This is what the first live broadcast of an atomic bomb test looked like

Archival footage shows what millions of Americans saw on their TV screens on April 22, 1952 (Image: Getty Images)

On April 22, 1952, millions of people across America turned on their televisions to watch the first live broadcast of an atomic bomb test.

The detonation took place at the Yucca Flat test site in Nevada, about 65 miles from Las Vegas.

At the time, the Las Vegas Sun reported, “Hell broke from the skies over Yucca Flat this morning when America’s latest design atom bomb detonated with enough force to devastate much of New York, Chicago, Los Angeles, or any major city.”

Now, 70 years from the day, archival footage of the show shows exactly what millions of Americans saw on their TV screens.

The black-and-white film shows an aerial view of the drop area with a target.

Nicknamed the “Big Shot” but officially named Charlie, the device was dropped from a Boeing B-50 Superfortress and was scheduled to take 36 seconds to fall 33,000 feet to earth and then explode.

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However, the TV commentator who did the countdown only got to 20 before the bomb went off.

“The nuke was sighted 430 miles away in southern Idaho,” reported the Las Vegas Sun.

“Out of the flash came a boiling fireball that appeared more brilliant and furious than the A-bomb dropped at Bikini in 1946.

‘The boiling maelstrom slowly rose skyward, burning with a heat one imagined before one felt.’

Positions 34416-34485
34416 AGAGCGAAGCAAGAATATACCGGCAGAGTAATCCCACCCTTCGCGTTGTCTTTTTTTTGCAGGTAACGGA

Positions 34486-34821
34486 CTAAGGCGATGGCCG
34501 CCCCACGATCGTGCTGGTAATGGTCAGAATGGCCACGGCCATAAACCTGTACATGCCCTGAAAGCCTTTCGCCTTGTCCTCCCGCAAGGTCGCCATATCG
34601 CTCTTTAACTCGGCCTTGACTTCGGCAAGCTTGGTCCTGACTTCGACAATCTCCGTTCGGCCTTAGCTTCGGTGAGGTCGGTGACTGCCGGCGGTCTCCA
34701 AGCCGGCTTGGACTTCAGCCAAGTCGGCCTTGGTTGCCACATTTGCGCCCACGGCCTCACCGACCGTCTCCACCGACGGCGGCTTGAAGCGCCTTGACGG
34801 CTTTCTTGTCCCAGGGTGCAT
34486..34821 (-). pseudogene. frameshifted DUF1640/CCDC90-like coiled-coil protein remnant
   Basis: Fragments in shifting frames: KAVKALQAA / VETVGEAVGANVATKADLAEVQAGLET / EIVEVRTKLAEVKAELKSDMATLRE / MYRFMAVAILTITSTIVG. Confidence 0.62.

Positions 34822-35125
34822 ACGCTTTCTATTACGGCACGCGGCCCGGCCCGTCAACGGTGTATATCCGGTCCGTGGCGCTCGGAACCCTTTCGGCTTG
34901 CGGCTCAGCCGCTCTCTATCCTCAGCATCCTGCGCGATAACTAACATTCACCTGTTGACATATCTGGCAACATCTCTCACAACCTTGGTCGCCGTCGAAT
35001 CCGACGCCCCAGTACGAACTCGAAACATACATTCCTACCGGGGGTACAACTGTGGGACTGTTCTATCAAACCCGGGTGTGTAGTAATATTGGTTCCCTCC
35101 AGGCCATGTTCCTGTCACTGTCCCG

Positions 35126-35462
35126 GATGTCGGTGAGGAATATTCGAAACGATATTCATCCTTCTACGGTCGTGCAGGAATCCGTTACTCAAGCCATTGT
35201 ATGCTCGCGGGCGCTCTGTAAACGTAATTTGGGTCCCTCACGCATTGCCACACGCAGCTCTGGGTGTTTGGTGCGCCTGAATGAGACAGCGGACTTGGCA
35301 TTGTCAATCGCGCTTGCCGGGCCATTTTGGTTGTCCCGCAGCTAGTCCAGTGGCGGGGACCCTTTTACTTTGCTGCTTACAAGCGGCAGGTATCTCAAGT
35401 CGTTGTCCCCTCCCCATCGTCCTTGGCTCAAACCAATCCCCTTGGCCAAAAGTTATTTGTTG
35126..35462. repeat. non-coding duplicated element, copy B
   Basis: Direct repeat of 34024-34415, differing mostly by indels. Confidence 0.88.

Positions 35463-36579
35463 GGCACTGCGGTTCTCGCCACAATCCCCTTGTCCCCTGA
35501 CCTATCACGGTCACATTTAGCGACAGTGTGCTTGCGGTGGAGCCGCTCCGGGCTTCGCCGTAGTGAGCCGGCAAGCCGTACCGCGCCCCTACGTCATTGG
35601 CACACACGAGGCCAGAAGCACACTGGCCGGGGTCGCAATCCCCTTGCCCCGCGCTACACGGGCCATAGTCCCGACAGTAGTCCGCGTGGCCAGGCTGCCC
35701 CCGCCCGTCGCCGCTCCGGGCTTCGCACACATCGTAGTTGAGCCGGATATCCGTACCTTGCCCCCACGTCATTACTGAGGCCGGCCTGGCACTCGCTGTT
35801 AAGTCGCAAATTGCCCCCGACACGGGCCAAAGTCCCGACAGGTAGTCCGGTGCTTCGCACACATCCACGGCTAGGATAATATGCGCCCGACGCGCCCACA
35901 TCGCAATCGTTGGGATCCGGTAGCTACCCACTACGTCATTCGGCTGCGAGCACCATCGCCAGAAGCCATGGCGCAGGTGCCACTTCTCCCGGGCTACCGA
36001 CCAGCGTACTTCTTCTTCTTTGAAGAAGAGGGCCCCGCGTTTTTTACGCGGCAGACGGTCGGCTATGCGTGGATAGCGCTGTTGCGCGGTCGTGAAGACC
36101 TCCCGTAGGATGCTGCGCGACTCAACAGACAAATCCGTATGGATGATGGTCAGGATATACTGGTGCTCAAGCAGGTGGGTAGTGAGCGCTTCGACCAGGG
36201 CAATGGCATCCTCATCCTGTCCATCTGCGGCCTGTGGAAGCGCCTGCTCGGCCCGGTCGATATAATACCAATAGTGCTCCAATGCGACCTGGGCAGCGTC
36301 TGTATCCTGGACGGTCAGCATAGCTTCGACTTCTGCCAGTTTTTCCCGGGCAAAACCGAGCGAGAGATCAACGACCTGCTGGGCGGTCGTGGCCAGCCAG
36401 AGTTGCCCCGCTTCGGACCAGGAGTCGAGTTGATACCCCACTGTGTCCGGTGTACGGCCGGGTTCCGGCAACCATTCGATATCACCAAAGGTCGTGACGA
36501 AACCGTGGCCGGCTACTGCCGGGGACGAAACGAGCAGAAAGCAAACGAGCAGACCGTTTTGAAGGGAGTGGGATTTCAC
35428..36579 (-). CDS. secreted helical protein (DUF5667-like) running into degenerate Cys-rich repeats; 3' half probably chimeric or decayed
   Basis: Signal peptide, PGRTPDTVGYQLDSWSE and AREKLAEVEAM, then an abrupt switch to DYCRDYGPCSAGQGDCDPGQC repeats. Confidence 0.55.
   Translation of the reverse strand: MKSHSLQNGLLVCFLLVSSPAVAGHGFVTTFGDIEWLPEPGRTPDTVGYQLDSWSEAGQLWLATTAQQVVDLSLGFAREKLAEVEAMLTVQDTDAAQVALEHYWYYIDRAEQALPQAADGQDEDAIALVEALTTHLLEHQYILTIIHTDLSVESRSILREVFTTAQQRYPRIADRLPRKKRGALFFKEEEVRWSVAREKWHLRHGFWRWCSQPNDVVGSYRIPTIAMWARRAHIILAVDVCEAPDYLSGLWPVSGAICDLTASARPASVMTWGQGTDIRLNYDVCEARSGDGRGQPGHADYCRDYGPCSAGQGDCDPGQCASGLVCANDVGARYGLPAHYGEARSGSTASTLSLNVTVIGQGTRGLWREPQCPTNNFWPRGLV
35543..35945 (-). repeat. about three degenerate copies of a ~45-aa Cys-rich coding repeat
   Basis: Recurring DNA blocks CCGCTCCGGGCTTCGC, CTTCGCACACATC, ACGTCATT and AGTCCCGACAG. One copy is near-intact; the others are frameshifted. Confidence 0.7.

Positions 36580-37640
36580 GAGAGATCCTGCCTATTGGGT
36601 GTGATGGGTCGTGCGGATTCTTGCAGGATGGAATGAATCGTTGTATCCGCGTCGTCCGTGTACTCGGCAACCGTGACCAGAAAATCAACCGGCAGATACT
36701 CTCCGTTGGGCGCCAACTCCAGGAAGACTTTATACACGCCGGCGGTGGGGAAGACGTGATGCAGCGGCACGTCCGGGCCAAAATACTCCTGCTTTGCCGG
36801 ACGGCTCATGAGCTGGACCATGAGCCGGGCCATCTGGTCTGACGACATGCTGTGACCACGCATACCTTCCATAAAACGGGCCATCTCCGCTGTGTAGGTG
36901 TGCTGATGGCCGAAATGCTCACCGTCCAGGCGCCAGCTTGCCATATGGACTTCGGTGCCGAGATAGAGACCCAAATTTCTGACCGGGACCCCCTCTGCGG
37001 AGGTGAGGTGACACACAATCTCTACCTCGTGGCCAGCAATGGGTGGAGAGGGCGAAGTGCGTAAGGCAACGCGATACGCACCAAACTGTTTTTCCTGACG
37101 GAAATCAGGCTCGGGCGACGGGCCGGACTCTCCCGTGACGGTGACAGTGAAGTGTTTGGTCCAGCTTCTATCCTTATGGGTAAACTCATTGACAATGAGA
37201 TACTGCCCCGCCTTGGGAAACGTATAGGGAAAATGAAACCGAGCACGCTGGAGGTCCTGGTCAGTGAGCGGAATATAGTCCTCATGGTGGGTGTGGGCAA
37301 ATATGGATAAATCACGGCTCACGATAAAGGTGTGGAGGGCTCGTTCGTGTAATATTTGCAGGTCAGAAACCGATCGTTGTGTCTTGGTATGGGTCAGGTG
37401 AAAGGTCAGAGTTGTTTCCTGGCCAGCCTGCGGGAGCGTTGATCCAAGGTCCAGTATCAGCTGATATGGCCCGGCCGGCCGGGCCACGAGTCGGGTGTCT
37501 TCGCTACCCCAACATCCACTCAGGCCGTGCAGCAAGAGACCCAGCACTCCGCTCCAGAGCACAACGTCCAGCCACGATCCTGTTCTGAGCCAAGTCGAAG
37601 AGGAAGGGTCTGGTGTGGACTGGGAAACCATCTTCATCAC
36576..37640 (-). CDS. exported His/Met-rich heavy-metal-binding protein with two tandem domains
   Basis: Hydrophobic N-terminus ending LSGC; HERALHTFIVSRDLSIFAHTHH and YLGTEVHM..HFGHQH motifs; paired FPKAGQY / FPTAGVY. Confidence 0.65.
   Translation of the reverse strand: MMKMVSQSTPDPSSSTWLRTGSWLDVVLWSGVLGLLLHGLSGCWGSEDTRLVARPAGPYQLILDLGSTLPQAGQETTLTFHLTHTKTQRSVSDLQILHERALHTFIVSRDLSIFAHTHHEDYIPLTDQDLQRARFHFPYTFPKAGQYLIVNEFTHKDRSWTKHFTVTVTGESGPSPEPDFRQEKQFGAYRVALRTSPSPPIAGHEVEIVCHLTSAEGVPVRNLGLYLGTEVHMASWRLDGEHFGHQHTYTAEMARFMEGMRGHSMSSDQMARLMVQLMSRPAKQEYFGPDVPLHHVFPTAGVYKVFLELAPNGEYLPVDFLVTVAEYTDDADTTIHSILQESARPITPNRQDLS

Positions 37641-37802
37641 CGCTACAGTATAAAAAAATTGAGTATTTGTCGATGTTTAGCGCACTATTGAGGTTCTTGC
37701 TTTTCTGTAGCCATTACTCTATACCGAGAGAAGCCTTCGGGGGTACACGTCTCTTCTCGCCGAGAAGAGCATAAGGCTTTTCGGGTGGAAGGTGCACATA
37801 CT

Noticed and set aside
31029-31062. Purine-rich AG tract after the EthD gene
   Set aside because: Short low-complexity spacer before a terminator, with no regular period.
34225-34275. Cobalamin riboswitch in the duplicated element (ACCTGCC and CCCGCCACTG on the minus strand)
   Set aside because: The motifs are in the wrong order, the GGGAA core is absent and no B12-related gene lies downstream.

After the first blast was captured, the television show was cut to show viewers lined up on lounge chairs wearing goggles being struck by the flash of light.

The US military had deployed troops just four miles from the test site, which was less than an hour from “ground zero” within 150 years of the bomb detonating.

Columbia Broadcasting System (CBS) TV newsreel cameraman and soldiers watch an explosion of an atomic bomb test, Yucca Flats, Nevada, April 22, 1952. (Photo by PhotoQuest/Getty Images)

Members of the press watch as hell breaks out of the sky in Nevada’s Yucca Flats (Image: NARA)

Another 120 paratroopers were dropped through the fallout zone an hour and 40 minutes later.

Brigadier General Frank Dorn was quoted as saying, “Not a single hair was singed, not a single neck twisted, or a single head injured.

“The only ‘victims’ were the guys who got their mouths full of dirt when the bomb went off.”

At that time, the effects of radiation poisoning and the lethal effects of nuclear weapons and their fallout were not fully understood.

General Joseph M. Swing told the Las Vegas Sun in 1952 that he thought his unit “could have safely been closer to the blast than we were this morning.”

The general also suggested that the troops “could have entered the target area in less than half of the 58 minutes ordered by the radiological security units.”

In the 1950s, the spectacle of nuclear testing drew hundreds of people to Las Vegas from across the United States.

More than 825 detonations were conducted at the Yucca Flat test site, most of them underground, testing ended in 1991.

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Justin Scacco

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